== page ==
It’s not tattoo’s unless you’re saying, “The tattoo’s color faded.”
It’s not you’re unless you mean you are.
It’s not visitor’s unless you’re saying “It’s because of my visitor’s loyalty that I remain motivated to blog.”
It’s not taco’s and burrito’s. It’s not “kid’s have fun on the weekend.”
It’s not pizza’s or computer’s or banana’s.
Just because it has an “s” at the end, doesn’t mean the word needs the little twiddly icon.
Typos happen. I get it.
But in most cases, incorrect usage has more to do with ignorance or confusion than mistakenly inserting or deleting an apostrophe.
As you can tell this is one of my pet peeves (along with the frequent abuse of the words loose and lose. Oh, and don’t even get me started on the difference between their, they’re and there. Just take this test. And hopefully, you’ll know just how to use these three correctly by the end.) … but coming back to the apostrophes: there are two big rules. Stick with them and you won’t go wrong.
Before I share those with you, though, here’s a collection of pictures demonstrating how apostrophes are abused so rampantly in our daily lives.
Want more pics? Head on over to the Grocer’s Pool.
The two rules of using apostrophes correctly.
1. The apostrophe denotes a missing letter or letters:
- can’t — which really means can not.
- don’t — which really means do not.
- it’s — which really means it is or it has.
- won’t — which really means will not.
- you’re — which really means you are.
- we’re — which really means we are.
- she’s — which really means she is.
- he’s — which really means he is.
- they’ve — which really means they have.
Get the drift?
If there is no missing letter, there is no apostrophe.
Plurals, just by virtue of having an “s” don’t need an apostrophe. Period.
2. The apostrophe denotes possession:
- the boy’s hat (the hat belongs to the boy)
- the company’s logo (the logo belongs to the company)
- the couple’s house (the house that belongs to the couple)
- the writer’s pen (the pen that belongs to the writer)
- And so on…
Based on the above rules and examples, the correct sentence will be “The cat lost its way” (not the cat lost it’s way).
Simply put, if you can insert it is or it has in place of it’s only, and only then use the apostrophe. Otherwise, it’s its.
Same rule applies to the common mistake of using you’re when people really want to say your. It’s “your pen” not you’re pen. The latter doesn’t even make sense!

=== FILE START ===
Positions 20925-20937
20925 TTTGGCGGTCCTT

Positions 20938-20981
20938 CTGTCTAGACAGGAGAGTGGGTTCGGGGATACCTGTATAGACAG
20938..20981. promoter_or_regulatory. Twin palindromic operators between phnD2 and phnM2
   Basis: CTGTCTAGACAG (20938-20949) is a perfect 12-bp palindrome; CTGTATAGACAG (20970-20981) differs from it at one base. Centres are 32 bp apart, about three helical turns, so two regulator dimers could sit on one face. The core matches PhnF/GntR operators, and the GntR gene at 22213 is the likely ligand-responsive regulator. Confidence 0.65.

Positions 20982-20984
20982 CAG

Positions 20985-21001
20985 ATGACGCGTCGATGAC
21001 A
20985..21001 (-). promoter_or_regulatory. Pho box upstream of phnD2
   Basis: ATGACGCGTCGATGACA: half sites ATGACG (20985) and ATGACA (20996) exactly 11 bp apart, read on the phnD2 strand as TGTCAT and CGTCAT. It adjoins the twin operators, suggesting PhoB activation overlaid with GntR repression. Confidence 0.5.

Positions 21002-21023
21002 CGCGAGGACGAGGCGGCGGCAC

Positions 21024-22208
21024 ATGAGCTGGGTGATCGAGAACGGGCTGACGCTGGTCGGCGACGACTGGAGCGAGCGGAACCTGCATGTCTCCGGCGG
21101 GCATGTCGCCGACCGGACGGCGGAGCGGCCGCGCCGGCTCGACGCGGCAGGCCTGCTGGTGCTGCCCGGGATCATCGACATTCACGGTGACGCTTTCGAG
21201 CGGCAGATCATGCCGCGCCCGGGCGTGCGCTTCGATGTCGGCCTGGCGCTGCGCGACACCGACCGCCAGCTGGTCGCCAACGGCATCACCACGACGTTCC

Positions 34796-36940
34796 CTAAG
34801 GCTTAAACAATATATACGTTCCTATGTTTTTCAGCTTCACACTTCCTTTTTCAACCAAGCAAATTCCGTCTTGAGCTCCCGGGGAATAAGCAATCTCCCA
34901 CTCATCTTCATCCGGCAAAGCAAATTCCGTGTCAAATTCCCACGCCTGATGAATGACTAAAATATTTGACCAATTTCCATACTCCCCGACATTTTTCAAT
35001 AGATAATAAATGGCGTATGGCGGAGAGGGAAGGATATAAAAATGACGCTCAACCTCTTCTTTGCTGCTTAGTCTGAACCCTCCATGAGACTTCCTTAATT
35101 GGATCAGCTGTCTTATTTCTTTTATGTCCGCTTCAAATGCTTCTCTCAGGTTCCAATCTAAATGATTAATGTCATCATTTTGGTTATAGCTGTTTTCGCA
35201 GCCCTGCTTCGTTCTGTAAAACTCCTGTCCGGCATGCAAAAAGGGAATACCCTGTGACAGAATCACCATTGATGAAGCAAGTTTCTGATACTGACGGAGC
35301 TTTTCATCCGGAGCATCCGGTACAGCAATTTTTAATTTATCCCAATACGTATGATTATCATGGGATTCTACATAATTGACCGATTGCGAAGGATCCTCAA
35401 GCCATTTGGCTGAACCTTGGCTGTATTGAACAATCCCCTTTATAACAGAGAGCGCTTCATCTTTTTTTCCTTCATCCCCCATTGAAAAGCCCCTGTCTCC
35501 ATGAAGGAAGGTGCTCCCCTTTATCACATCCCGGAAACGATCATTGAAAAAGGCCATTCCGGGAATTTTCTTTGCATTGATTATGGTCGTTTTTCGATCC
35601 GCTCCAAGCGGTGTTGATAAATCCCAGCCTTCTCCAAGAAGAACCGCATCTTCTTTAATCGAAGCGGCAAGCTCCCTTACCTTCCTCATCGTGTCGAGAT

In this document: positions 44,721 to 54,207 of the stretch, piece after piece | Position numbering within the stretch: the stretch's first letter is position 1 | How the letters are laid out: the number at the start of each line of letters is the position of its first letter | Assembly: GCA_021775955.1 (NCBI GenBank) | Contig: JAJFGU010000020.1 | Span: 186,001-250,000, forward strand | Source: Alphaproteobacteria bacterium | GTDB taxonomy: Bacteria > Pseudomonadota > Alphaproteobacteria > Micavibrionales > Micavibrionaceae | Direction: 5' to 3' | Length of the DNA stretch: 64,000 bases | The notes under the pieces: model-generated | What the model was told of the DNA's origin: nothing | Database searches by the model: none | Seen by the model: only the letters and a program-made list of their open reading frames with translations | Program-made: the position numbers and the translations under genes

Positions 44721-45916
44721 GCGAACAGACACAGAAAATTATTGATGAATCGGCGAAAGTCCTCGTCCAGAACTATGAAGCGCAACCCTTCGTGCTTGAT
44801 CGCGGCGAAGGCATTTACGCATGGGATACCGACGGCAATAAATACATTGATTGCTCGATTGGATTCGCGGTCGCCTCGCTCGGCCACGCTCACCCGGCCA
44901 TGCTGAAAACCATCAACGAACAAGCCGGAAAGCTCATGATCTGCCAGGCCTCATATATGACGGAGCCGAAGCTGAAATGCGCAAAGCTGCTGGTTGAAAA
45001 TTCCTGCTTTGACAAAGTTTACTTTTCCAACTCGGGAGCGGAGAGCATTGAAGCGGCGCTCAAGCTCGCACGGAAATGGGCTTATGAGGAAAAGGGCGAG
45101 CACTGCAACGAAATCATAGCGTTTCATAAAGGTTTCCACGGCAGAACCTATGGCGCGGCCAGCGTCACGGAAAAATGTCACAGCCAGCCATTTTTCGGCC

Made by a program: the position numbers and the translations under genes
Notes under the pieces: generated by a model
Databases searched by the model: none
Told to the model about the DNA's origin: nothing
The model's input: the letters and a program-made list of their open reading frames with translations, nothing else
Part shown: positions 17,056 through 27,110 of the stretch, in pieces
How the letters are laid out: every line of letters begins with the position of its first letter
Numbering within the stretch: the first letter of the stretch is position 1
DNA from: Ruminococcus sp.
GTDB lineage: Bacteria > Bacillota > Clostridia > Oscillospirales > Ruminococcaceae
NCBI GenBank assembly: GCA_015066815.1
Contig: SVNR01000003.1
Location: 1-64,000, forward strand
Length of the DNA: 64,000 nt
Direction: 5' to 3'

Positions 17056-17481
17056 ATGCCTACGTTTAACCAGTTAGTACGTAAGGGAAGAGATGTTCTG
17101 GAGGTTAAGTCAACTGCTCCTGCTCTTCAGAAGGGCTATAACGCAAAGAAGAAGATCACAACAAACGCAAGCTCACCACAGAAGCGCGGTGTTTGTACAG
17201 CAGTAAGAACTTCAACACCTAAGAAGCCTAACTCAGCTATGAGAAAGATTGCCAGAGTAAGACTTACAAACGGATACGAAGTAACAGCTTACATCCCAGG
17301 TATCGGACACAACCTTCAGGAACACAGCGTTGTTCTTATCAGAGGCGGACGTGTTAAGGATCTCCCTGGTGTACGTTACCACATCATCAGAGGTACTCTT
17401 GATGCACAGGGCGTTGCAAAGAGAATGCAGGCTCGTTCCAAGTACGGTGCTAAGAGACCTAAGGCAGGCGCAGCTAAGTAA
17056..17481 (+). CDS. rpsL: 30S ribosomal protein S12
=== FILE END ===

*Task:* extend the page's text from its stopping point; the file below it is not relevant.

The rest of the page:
Grammar Divas have more detailed rules with examples in this post.
If you’ve had enough of a lecture and want to see where you stand, give BBC’s Apostrophe Quiz a twirl.
Also, review the Apostrophe Tutorial and then take the Apostrophe Review test (has some GREAT examples).
And before you go, have a look at this excellent post on how to stop killing the apostrophe by Lauren at Ballywick.
Got your own favorite grammar sites to share? Please add them in the comments section.
Happy apostrophizing — or not!
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Ugh! Apostrophe abuse drives me nuts. Do you want to know the one that bugs me most of all and 80% of the people get it wrong. It’s when a decade is shortened. I’m tired of looking at people typing the numbers like 80’s, 90’s, etc. The apostrophe is in the wrong place. Correct: ’80s, ’90s, etc.
Very valuable information !! Thanks for sharing !!
Your piece should have been named the apostrophe catastrophe
Its a neat piece..Oops, it is a neat piece
Keep up the good writing.
What a valuable lesson! Thank you for the tip
Thank’s, though to be honest Im a little bit betterer at grammer than youre and I think I spotted a couple of mistake’s in you post.
What’s wrong with Bill’s $50 notes any way? What has he done to upset them, or is he just the local scoundrel that passes on forgeries?
Glen, I assume that’s some sort of joke?
I’m assuming so, too, Sean I won’t even dare ask what grammatical errors he spotted.
My biggest pet peeve is the misuse of homophones. I wrote a couple blog posts concerning some of them a while back. I’ve actually had to hide certain people from my news feed on Facebook because of their poor grammar & spelling lol.
also to add…I think we can use the apostrophe when we are uncertain of the usage of verbs like will, shall, is, has etc.
Like Who’s can be the contraction of who is as well as who has.
Similarly, Who’ll can be used when we are not certain whether to use who shall or who will.
Thanks for those additions, Anubhav. Appreciate it.